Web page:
Easter eggs help boost supermarket sales


Chocolate bunny.

Supermarket sales rose at their fastest rate since September 2013, driven by food shopping at Easter and higher inflation, according to industry data.

Market researcher Kantar Worldpanel found Britain’s grocery market grew by 3.7% in the 12 weeks to 23 April.

The results were boosted by a late start to the Easter holiday this year.

Shoppers spent £325m on Easter eggs alone, increasing the average price they paid for an egg by 8.6% to £1.65, Kantar said.

They also bought 20 million packets of hot cross buns in one week.

Sales growth

Tesco returned to growth, with sales up 1.9% to £7.26bn over the quarter, although its market share fell to 27.5% from 28%.

Sainsbury’s sales rose 1.7% to £4.25bn, the biggest increase since June 2014, although its market share fell to 16.1% from 16.5%. On Wednesday, the retailer posted an 8.2% fall in profits and warned about rising costs.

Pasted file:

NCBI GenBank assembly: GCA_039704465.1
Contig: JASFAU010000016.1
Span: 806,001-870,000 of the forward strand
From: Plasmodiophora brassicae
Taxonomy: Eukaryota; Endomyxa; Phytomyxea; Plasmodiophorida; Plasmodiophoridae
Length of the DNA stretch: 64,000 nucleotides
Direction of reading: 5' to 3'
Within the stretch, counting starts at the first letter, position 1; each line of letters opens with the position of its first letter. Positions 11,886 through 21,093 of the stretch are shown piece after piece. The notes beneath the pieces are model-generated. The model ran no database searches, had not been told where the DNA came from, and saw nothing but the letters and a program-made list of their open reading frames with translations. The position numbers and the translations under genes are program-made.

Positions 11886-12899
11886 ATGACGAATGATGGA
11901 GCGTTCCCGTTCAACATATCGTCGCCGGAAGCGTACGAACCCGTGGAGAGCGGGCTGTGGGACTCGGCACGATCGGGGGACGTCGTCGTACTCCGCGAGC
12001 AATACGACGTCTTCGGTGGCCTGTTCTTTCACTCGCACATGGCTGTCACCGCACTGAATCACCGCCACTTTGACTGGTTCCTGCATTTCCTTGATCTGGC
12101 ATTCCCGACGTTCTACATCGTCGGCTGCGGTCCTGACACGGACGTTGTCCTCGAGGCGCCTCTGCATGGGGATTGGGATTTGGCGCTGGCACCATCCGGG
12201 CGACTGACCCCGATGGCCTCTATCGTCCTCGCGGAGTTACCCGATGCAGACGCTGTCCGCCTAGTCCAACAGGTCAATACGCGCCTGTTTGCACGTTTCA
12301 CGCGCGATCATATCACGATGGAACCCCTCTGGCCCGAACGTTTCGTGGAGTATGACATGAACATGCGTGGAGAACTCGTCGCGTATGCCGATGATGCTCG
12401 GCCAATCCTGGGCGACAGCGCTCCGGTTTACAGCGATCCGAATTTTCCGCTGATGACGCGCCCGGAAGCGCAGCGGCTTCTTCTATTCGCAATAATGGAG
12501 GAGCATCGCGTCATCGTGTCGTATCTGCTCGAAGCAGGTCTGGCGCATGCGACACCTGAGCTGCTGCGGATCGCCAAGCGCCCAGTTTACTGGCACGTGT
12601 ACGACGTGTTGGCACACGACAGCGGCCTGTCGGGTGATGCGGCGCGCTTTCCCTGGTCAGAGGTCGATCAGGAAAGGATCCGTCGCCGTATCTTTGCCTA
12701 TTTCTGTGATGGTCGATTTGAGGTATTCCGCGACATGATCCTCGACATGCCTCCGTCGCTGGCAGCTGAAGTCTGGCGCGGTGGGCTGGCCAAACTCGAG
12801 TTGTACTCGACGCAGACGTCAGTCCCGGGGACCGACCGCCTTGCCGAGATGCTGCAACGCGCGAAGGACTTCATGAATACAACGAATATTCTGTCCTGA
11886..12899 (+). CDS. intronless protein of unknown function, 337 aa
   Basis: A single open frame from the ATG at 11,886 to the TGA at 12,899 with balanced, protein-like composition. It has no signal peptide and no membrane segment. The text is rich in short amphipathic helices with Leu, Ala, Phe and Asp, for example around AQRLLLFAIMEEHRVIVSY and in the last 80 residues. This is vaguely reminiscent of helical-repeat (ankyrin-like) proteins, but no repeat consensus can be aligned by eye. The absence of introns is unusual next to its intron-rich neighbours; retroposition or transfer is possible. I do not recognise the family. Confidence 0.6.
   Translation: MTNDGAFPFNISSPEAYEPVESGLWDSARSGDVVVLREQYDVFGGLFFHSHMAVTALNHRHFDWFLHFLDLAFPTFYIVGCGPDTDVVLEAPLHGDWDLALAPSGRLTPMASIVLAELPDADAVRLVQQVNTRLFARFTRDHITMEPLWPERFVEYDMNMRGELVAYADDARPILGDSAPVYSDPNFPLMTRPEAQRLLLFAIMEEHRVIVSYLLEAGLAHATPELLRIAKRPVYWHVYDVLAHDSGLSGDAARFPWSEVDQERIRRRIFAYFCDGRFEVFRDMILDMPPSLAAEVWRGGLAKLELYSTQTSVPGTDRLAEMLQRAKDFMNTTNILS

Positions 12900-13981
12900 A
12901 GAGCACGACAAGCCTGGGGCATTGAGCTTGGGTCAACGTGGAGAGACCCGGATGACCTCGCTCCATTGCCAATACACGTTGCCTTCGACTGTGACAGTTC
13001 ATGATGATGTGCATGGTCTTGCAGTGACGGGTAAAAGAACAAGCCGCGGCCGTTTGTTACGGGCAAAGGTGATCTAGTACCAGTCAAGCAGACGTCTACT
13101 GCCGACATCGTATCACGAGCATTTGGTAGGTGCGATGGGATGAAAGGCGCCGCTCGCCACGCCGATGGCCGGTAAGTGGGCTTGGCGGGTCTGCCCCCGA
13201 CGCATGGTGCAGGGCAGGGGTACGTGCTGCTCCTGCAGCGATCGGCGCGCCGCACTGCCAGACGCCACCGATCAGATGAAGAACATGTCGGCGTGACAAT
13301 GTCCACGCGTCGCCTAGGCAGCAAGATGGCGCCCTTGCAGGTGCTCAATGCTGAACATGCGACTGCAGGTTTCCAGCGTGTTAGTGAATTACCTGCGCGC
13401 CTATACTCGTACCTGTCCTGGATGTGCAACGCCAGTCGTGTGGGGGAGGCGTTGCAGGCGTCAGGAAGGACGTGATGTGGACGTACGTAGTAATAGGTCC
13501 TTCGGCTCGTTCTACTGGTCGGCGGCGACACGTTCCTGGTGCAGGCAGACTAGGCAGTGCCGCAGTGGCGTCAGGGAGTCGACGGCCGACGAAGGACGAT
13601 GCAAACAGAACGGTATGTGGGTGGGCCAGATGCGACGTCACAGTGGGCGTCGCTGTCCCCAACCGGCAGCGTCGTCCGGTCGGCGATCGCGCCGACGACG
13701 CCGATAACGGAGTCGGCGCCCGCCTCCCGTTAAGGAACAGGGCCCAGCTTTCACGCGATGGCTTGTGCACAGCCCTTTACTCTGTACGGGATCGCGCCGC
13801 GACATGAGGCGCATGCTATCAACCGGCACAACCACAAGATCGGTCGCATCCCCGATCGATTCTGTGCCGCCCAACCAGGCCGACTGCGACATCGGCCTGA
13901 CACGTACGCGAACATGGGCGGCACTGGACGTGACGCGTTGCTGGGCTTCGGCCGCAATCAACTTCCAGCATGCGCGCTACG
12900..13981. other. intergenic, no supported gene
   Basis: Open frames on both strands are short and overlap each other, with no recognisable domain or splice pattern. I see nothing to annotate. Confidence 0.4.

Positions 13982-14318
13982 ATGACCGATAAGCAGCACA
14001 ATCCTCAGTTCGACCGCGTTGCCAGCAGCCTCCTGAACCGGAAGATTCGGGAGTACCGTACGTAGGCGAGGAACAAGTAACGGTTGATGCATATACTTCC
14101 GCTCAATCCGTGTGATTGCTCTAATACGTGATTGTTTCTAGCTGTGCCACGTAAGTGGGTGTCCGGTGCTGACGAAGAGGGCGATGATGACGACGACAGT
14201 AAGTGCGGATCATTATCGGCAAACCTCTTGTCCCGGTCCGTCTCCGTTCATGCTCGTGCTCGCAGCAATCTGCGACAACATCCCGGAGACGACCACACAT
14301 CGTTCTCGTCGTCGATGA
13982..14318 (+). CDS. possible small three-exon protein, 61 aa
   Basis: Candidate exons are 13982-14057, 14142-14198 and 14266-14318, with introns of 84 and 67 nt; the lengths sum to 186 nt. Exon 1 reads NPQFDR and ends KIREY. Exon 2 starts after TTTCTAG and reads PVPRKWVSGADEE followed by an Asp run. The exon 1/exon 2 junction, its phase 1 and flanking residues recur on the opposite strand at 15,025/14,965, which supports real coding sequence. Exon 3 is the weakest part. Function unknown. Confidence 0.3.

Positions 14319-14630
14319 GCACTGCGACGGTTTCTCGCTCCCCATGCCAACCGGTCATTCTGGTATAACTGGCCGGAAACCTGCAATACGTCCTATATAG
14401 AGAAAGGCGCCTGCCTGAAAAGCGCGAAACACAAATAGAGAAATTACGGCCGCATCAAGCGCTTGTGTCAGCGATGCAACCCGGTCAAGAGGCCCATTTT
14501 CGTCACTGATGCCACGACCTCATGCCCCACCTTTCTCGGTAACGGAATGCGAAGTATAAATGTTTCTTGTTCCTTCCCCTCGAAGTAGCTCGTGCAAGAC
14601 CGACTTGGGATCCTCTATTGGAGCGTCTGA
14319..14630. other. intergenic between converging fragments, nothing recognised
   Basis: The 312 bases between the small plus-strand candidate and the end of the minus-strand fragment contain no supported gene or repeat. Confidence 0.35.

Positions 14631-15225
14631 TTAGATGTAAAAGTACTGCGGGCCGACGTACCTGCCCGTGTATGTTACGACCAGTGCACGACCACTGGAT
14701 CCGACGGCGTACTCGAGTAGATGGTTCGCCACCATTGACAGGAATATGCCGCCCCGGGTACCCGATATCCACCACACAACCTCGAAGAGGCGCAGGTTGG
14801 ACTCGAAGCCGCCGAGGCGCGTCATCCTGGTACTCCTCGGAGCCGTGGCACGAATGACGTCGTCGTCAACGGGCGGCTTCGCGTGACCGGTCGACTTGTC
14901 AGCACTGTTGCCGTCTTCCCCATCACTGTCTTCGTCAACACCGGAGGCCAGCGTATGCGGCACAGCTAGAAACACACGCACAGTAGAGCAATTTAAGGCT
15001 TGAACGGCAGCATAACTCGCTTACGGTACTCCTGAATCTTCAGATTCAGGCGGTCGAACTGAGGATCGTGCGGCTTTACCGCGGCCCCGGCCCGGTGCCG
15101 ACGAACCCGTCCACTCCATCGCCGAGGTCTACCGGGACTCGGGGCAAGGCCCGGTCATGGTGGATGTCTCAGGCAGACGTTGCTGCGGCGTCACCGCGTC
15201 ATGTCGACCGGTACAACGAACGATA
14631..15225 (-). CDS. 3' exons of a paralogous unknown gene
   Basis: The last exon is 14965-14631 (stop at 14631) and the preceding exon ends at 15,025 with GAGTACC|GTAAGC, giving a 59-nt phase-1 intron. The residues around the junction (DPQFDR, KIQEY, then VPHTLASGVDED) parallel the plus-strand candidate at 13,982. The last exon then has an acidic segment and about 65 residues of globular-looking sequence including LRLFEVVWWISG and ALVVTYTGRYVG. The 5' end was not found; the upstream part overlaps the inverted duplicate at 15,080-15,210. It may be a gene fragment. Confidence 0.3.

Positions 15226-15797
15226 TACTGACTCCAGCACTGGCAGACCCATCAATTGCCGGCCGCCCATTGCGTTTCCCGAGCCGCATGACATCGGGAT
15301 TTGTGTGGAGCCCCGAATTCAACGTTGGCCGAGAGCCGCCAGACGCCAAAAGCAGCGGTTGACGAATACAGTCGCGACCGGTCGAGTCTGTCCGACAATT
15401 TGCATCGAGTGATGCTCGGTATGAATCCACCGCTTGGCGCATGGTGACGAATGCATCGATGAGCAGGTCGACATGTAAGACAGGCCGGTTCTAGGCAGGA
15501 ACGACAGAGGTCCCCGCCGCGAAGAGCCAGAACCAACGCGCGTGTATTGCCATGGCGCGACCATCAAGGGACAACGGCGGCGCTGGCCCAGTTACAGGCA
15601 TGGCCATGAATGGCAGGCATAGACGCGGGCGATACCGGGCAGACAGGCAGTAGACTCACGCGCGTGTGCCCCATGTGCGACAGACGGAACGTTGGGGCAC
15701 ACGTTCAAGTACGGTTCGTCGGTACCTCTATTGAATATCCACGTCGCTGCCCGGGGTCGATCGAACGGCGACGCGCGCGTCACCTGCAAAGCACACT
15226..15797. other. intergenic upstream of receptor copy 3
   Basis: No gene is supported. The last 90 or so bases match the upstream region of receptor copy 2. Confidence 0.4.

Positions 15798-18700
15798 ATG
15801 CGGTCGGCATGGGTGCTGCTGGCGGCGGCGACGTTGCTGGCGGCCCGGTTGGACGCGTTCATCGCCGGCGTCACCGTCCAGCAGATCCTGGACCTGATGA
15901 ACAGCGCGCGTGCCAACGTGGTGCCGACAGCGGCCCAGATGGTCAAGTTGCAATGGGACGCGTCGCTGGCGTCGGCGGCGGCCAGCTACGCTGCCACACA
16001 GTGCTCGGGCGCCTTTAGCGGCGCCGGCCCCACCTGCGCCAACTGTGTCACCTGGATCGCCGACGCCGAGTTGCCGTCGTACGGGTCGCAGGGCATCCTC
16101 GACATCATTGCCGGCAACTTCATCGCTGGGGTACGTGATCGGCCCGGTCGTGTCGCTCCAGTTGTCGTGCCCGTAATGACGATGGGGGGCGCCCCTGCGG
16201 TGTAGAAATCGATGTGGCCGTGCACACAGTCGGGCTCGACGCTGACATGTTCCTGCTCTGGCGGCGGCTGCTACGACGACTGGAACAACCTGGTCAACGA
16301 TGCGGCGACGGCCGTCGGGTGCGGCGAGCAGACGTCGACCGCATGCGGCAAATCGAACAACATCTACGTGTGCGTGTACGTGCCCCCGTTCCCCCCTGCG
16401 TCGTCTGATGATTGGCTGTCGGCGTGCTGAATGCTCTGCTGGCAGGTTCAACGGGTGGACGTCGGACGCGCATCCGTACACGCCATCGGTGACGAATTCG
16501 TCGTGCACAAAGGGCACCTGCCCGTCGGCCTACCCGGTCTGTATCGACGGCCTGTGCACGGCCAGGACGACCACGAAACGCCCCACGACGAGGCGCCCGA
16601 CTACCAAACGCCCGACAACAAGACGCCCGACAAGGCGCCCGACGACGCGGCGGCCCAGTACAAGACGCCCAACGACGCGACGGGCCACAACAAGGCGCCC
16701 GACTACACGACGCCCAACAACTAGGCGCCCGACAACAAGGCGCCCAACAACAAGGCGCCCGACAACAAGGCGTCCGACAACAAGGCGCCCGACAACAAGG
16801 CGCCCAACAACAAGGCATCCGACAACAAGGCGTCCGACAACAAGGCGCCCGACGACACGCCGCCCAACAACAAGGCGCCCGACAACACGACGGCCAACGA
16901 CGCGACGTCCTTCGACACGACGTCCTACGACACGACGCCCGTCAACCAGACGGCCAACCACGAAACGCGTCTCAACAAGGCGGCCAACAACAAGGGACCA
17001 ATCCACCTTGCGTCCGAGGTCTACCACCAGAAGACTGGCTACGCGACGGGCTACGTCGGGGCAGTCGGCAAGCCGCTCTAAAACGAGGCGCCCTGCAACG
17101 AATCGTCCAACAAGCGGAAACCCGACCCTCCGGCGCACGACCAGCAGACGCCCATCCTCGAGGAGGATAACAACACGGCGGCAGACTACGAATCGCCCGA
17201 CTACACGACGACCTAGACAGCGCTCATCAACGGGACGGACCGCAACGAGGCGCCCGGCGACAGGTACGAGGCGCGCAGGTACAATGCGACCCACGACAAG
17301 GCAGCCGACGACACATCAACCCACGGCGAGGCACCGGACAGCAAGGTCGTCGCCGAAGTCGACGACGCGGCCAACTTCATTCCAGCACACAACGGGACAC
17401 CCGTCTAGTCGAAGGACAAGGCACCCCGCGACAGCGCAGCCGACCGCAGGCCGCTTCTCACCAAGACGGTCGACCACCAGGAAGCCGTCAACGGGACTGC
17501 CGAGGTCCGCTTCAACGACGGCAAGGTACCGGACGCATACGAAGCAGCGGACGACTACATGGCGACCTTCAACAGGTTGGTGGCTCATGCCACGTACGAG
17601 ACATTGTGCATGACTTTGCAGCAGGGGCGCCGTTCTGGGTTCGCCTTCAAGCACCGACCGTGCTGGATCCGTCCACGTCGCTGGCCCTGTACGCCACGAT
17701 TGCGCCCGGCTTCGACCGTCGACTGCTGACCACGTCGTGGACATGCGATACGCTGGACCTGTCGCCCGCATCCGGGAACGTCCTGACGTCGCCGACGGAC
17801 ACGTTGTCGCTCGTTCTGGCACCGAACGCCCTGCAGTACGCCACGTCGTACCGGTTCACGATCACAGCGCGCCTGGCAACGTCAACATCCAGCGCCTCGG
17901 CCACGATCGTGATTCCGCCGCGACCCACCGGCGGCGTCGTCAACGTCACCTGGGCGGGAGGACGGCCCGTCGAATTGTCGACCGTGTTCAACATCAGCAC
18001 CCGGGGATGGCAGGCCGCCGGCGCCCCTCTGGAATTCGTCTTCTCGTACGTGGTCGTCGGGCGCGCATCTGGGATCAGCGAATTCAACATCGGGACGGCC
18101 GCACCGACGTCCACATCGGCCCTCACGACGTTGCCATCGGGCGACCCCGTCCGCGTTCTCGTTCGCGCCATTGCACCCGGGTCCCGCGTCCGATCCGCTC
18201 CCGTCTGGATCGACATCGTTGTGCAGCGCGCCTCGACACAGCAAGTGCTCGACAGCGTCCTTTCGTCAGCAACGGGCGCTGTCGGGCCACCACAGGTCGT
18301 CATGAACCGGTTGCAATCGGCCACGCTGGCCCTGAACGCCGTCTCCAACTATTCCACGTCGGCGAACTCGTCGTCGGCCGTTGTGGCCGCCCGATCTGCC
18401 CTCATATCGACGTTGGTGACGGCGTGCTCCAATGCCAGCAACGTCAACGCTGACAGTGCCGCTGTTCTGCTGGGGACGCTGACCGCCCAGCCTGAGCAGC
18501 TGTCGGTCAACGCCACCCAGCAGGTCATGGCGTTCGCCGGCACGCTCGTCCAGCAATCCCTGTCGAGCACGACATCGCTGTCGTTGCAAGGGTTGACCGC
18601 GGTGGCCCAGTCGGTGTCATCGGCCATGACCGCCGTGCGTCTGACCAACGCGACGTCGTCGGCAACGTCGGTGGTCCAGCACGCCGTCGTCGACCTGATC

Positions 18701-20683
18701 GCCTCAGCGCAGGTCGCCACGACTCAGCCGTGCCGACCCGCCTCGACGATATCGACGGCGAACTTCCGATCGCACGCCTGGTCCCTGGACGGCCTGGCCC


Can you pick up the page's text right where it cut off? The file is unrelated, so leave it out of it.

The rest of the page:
Despite these positive quarterly sales figures, the supermarket has warned of “challenging” trading and ongoing price pressures, posting an 8.2% fall in annual profits.

Asda saw its market share fall to 15.6% from 16%, even though sales rose 0.8% to £4.1bn, its first year-on-year sales increase since October 2014.

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Out of the big four, Morrisons was the fastest growing supermarket, helped by its The Best line attracting more affluent shoppers.

Sales went up 2.2% to £2.76bn although its market share fell 0.2% to 10.4%.

Waitrose’s market share was unchanged at 5.2% while sales climbed 3.1% to £1.36bn.

Iceland, Aldi and Lidl all saw sales rise by 9.3%, 18.3% and 17.8%, with Aldi and Lidl achieving new record high market shares of 6.9% and 5% respectively.

Prices rises

Fraser McKevitt, head of retail and consumer insight at Kantar Worldpanel, said: “All 10 major retailers are in growth for the first time in three-and-a-half years, when we last saw like-for-like grocery inflation as high as it is now.

“While prices do look set to rise further, the current inflation rate of 2.6% is still below the average level experienced by shoppers between 2010 and 2014.”

Separate figures from Nielsen also show supermarkets enjoyed their best sales this year, even without the effect of a late Easter.

Mike Watkins, Nielsen’s UK head of retailer and business insight, said: “As long as real incomes don’t come under too much pressure and employment remains high, shoppers will begin to adapt to moderately rising grocery prices, albeit this could be by modifying how much they spend in other retail channels.”